foreach ( $arr as $key => $value ) {
      echo "Key: $key, Value: $value\n";
This is quite possibly the easiest way i've found to iterate through an array.

10-may-2003 11:53

Similarly to a comment by stlawson at sbcglobal dot net on this page:
It is usually advisable to define your arrays like this:
$array = array(
Note the comma after the last element - this is perfectly legal. Moreover,
it's best to add that last comma so that when you add new elements to the
array, you don't have to worry about adding a comma after what used to be
the last element.
$array = array(


re: m.izydorski 29-May-2005 07:17
The reason the code snippet below is "very slow" is because the backtick (`) is a shell call delimiter, not a string delimiter. Every element of the array would be executed as a shell call and the result stored as array elements.
// Very slow:
$my_array = array(`sign`, `cat01`, `cat02`, ... , `cat40`,`terra01`, `terra02`, ... , `terra50`);
See the backtick operator page for more information:


Notice that you can also add arrays to other arrays with the $array[] "operator" while the dimension doesn't matter.
Here's an example:
$x[w][x] = $y[y][z];
this will give you a 4dimensional assosiative array.
$x[][] = $y[][];
this will give you a 4dimensional non assosiative array.
So let me come to the point. This get interessting for shortening things up. For instance:
foreach ($lines as $line){
if(!trim($line)) continue;
$tds[] = explode("$delimiter",$line);


Multidimensional arrays are actually single-dimensional arrays nested inside other single-dimensional arrays.
$array[0] refers to element 0 of $array
$array[0][2] refers to element 2 of element 0 of $array.
If an array was initialized like this:
$array[0] = "foo";
$array[1][0] = "bar";
$array[1][1] = "baz";
$array[1][2] = "bam";
is_array($array) = TRUE
is_array($array[0]) = FALSE
is_array($array[1]) = TRUE
count($array) = 2 (elements 0 and 1)
count($array[1] = 3 (elements 0 thru 2)
This can be really useful if you want to return a list of arrays that were stored in a file or something:
$array[0] = unserialize($somedata);
$array[1] = unserialize($someotherdata);
if $somedata["foo"] = 42 before it was serialized previously, you'd now have this:
$array[0]["foo"] = 42

michael dot bommarito

Just in case anyone else was looking for some help writing an LU decomposition function, here's a simple example.  
N.B. All arrays are assumed to begin with index 1, not 0.  This is not hard to change, but make sure you specify array(1=>...), not just array(...).
Furthermore, this function is optimized to only consider variable elements of the matrices.  As $L will be a lower triangular matrix, there is no need to compute the elements of either the diagonal or the upper triangle; likewise with $U.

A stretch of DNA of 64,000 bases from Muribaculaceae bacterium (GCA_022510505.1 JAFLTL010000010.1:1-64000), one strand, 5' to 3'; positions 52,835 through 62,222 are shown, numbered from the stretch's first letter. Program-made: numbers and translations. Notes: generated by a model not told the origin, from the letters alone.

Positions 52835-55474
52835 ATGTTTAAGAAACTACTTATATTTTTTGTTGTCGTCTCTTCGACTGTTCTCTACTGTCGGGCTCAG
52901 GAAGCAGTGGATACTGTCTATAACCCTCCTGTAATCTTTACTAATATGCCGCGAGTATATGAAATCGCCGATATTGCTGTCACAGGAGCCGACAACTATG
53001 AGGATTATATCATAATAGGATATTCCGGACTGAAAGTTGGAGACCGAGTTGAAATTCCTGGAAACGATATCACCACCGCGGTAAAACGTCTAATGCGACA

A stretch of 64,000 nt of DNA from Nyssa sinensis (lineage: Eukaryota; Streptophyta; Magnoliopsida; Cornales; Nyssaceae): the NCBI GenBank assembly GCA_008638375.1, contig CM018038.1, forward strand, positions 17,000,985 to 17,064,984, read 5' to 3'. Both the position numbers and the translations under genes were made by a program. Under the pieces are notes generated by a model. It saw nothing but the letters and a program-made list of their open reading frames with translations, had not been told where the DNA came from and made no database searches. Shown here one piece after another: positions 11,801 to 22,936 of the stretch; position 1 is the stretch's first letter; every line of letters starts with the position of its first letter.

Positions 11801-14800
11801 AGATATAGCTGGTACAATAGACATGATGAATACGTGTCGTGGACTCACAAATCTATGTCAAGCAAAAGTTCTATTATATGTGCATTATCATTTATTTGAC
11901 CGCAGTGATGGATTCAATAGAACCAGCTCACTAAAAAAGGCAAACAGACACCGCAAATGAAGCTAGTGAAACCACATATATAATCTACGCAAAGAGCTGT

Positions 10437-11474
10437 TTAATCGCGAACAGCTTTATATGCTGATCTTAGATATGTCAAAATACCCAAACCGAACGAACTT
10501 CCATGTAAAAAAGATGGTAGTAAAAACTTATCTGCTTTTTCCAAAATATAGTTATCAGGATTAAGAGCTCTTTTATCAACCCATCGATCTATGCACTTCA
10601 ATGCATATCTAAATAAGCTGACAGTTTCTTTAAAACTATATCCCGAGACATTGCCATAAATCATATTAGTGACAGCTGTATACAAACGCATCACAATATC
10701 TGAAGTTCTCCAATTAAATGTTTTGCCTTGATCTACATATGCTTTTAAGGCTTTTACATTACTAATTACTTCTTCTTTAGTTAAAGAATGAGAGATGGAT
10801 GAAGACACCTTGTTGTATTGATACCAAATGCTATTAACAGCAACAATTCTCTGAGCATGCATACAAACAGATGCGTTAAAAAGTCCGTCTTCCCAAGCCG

This function also does not check to verify that the input matrix is non-singular.
* LU Decomposition
* @param $A initial matrix (1...m x 1...n)
* @param $L lower triangular matrix, passed by reference
* @param $U upper triangular matrix, passed by reference
function LUDecompose($A, &$L, &$U) {
$m = sizeof($A);
$n = sizeof($A[1]);
for ( $i = 1; $i <= $m; $i++ ) {
$U[$i][$i] = $A[$i][$i];

for ( $j = $i + 1; $j <= $m; $j++ ) {
$L[$j][$i] = $A[$j][$i] / $U[$i][$i];
$U[$i][$j] = $A[$i][$j];
for ( $j = $i + 1; $j <= $m; $j++ ) {
for ( $k = $i + 1; $k <= $m; $k++ ) {
$A[$j][$k] = $A[$j][$k] - ($L[$j][$i] * $U[$i][$k]);


Just a short message. There is a problem with array creating with references using function array(). Array is function as any other, so you cannot forse parameters to be passed by reference in call time! This manner is deprecated and you will go into troubles soon with you web provider's php.ini settings.
$my_array = array(&$element_1, &$element_2);
$my_array[] =& $element_1;
$my_array[] =& $element_2;
This problem should be solved soon since you cannot use many array functions like array_push() etc.


Just a helpful note, when creating arrays, avoid doing:
 $var[key] = "value";
PHP will look for a constant called 'key' before it will treat it as a string, thus slowing down execution (I've seen files with thousands of these and PHP taking over a second to execute).
Always concider switching on E_NOTICE before releasing any PHP, it'll help avoid making simple mistakes.

markus dot elfring

It seems to me that the use of brackets with multidimensional arrays is not described here.
But the following examples work:
$value = $point['x']['y'];
$message[1][2][3] = 'Greetings';


In PHP 4.2.3 (and maybe earlier versions) arrays with numeric indexes may be initialized to start at a specific index and then automatically increment the index. This will save you having to write the index in front of every element for arrays that are not zero-based.